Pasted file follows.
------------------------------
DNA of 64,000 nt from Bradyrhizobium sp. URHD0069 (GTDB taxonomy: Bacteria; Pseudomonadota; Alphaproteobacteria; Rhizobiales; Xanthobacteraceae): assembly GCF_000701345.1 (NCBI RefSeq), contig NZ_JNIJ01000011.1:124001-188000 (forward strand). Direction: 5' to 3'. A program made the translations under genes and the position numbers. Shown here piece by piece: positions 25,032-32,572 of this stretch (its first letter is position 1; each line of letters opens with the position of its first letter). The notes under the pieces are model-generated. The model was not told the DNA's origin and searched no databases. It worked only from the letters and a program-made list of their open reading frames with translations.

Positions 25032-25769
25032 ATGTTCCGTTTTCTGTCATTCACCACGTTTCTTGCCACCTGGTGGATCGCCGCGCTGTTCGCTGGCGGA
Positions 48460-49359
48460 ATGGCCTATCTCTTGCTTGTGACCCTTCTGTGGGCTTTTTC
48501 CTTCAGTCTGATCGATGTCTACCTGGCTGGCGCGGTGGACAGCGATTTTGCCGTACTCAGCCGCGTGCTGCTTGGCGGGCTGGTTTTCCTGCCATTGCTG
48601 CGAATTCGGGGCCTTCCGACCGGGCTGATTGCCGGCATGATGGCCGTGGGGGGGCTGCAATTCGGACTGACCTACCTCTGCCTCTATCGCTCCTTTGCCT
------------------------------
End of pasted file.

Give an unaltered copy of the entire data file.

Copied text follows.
DNA of 64,000 nt from Bradyrhizobium sp. URHD0069 (GTDB taxonomy: Bacteria; Pseudomonadota; Alphaproteobacteria; Rhizobiales; Xanthobacteraceae): assembly GCF_000701345.1 (NCBI RefSeq), contig NZ_JNIJ01000011.1:124001-188000 (forward strand). Direction: 5' to 3'. A program made the translations under genes and the position numbers. Shown here piece by piece: positions 25,032-32,572 of this stretch (its first letter is position 1; each line of letters opens with the position of its first letter). The notes under the pieces are model-generated. The model was not told the DNA's origin and searched no databases. It worked only from the letters and a program-made list of their open reading frames with translations.

Positions 25032-25769
25032 ATGTTCCGTTTTCTGTCATTCACCACGTTTCTTGCCACCTGGTGGATCGCCGCGCTGTTCGCTGGCGGA
Positions 48460-49359
48460 ATGGCCTATCTCTTGCTTGTGACCCTTCTGTGGGCTTTTTC
48501 CTTCAGTCTGATCGATGTCTACCTGGCTGGCGCGGTGGACAGCGATTTTGCCGTACTCAGCCGCGTGCTGCTTGGCGGGCTGGTTTTCCTGCCATTGCTG
48601 CGAATTCGGGGCCTTCCGACCGGGCTGATTGCCGGCATGATGGCCGTGGGGGGGCTGCAATTCGGACTGACCTACCTCTGCCTCTATCGCTCCTTTGCCT